Reducing blood pressure in the lungs
High pressure in the blood vessels supplying the lungs can strain the heart and eventually cause heart failure. People with this condition, called pulmonary hypertension, often tire so easily that they can hardly move. Conventional drugs that lower blood pressure are ineffective in alleviating the lung condition, and the only drug that works requires constant intravenous infusion. A new study suggests that a new drug, bosentan, may offer the first oral therapy for people with pulmonary hypertension.
An international research team gave 21 people with pulmonary hypertension daily doses of bosentan and provided 11 others with a placebo. After 12 weeks, the patients treated with bosentan could walk an average of 230 feet further in 6 minutes than they could at the beginning of the study. In contrast, those people given a placebo walked 20 feet less in 6 minutes than they did at the beginning of the study.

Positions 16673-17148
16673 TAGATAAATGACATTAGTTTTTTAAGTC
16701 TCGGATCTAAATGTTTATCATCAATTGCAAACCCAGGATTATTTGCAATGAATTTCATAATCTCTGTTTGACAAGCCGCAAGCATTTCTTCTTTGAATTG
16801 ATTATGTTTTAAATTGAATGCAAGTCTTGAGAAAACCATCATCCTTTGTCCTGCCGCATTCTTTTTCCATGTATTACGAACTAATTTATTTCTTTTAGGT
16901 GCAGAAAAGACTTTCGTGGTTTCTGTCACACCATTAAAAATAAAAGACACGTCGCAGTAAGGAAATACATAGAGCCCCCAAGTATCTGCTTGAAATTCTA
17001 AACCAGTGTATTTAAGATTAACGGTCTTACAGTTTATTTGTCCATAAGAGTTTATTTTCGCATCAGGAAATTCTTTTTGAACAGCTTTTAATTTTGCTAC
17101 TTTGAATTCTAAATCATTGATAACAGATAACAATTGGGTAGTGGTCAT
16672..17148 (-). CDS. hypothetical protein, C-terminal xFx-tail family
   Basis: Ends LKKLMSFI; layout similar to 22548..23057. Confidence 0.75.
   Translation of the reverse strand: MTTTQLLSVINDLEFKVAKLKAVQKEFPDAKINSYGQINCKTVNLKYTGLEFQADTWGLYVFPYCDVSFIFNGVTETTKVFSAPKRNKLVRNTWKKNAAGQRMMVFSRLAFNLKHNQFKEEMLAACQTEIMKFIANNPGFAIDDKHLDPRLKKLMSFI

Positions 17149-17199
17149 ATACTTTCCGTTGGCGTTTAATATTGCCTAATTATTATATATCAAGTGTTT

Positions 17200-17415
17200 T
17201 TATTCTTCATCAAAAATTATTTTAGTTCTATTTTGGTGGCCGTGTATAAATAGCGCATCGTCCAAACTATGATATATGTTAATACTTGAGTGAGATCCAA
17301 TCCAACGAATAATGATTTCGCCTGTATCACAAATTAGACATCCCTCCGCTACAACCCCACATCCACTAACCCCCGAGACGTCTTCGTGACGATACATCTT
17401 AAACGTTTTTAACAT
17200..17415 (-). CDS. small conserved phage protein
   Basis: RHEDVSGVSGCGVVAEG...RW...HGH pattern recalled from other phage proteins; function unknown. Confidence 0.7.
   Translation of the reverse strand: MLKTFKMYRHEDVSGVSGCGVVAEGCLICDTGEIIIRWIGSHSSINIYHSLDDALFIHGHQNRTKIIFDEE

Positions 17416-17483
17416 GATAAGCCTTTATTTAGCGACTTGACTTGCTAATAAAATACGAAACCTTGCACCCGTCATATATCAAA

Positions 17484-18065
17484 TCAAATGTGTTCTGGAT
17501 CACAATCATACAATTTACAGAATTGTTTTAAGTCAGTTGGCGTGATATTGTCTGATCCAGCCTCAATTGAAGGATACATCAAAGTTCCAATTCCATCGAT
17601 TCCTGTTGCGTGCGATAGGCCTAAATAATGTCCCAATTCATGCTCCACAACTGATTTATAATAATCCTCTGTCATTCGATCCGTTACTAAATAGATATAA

Increased endurance “is a big benefit in these patients,” says lead researcher Richard N. Channick of the University of California, San Diego. He and his colleagues report their results in the Oct. 6 Lancet.
Bosentan blocks the effects of endothelin, a naturally occurring chemical in the body that constricts blood vessels and increases blood pressure. People with pulmonary hypertension tend to have higher-than-normal concentrations of endothelin in their blood.
An unpublished study of 100 people confirmed the effects of bosentan, Channick says. Those results were presented to an advisory panel of the Food and Drug Administration. The panel recommended that the drug be approved, but the FDA has yet to make its final decision.